Sri Lanka’s North: Recipe for Renewed Conflict
International Crisis Group, Colombo/Brussels, 16 Mar 2012 - The Sri Lankan military’s control over the political and economic life of the Northern Province is deepening the alienation and anger of northern Tamils and threatening sustainable peace.
Sri Lanka’s North I: The Denial of Minority Rights and Sri Lanka’s North II: Rebuilding under the Military, the two latest reports from the International Crisis Group, examine how de facto military rule and various forms of government-sponsored “Sinhalisation” of the Tamil-majority region are impeding international humanitarian efforts, reigniting a sense of grievance among Tamils, and weakening chances for a real political settlement to devolve power.
“The construction of large and permanent military cantonments, the seizure of private and state land, and the military-led cultural and demographic changes – all threaten Sri Lanka’s fragile peace”, says Alan Keenan, Crisis Group’s Senior Analyst and Sri Lanka Project Director. “Instead of giving way to a process of inclusive, accountable development, the military is increasing its economic role, controlling land and seemingly establishing itself as a permanent presence”.
Sri Lanka’s Northern Province has been at the centre of the country’s post-independence ethnic conflicts and the quarter-century of civil war that came to a bloody end in the north in 2009. Now it is the focus of the government’s proclaimed efforts to rebuild a united Sri Lanka and move on.
But instead of providing the almost entirely Tamil-speaking north with a peace dividend, militarisation and government reconstruction efforts have dotted the region’s roads with Sinhala language sign-boards, streets newly renamed in Sinhala, monuments to Sinhala war heroes, and even a war museum and battlefields that are open only to Sinhalese. The slow but steady movement of Sinhalese settlers along the southern edges of the province, with military and central government support and sometimes onto land previously farmed or occupied by Tamils, is particularly worrying.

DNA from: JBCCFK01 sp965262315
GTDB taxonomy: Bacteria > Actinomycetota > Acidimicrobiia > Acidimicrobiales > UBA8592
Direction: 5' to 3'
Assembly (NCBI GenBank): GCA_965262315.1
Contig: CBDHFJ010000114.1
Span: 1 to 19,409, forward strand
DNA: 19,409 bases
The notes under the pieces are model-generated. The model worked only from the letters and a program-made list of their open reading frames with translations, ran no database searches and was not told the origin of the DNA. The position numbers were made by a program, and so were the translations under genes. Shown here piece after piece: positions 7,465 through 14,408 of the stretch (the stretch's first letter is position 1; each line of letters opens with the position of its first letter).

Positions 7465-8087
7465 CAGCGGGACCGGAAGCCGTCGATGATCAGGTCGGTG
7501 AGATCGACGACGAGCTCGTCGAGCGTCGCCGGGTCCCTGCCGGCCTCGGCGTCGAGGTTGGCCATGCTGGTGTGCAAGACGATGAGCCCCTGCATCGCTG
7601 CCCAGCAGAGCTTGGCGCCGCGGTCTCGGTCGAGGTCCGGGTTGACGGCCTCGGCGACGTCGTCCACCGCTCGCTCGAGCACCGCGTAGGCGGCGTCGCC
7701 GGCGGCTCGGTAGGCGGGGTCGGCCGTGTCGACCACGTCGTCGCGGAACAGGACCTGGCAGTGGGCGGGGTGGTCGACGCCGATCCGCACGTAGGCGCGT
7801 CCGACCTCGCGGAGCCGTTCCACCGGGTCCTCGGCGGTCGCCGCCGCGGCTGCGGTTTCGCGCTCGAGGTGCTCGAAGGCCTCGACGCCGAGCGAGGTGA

Government restrictions on aid and early recovery activities, often enforced by local military commanders, have prevented the effective delivery of many social services. The military’s influential role over northern development policy has marginalised the largely Tamil civil administration. Its heavy-handed response to public protests and alleged involvement in enforced disappearances and other extra-judicial punishments have further eroded civilians’ trust in law enforcement.
Continued militarisation and Sinhalisation of the north threaten to render pointless the stalled negotiations on devolution between the government and the Tamil National Alliance (TNA). Those negotiations and international pressure should therefore focus first on demilitarisation of the area, reestablishment of civilian and democratic governance, and an end to any government-supported Sinhalisation. Donors and development agencies should speak out clearly about the lack of democratic conditions in the north and insist their programs be developed in consultation with local communities and leaders and implemented by an autonomous civil administration. Approving the resolution on Sri Lanka tabled at this month’s UN Human Rights Council session in Geneva is a critical immediate step.
“By adopting policies that will bring fundamental changes to the culture, demography and economy of the Northern Province, the government of Sri Lanka is sowing the seeds of future violence”, says Robert Templer, Crisis Group’s Asia Program Director. “It runs the risk of inadvertently resurrecting what it seeks to crush once and for all – the possibility of violent Tamil insurrection”.
Sri Lanka’s North I: The Denial of Minority Rights
Asia Report N°219 16 Mar 2012
Deepening militarisation and the lack of accountable governance in Sri Lanka’s Northern Province are preventing a return to normal life and threaten future violence. Scene of the most bitter fighting in the civil war, the Tamil-majority north remains under de facto military occupation, with all important policies set by Sinhala officials in Colombo. The slow but undeniable movement of Sinhala settlers into the fringes of the north and other forms of government-supported “Sinhalisation” are reigniting a sense of grievance and weakening chances for a real settlement with Tamil and other minority parties to devolve power. The international community, especially those governments and aid agencies supporting the reconstruction of the area, should demand a fundamental change of course and should structure their assistance so as to encourage the demilitarisation and democratisation of the former war zone and full respect for minority rights.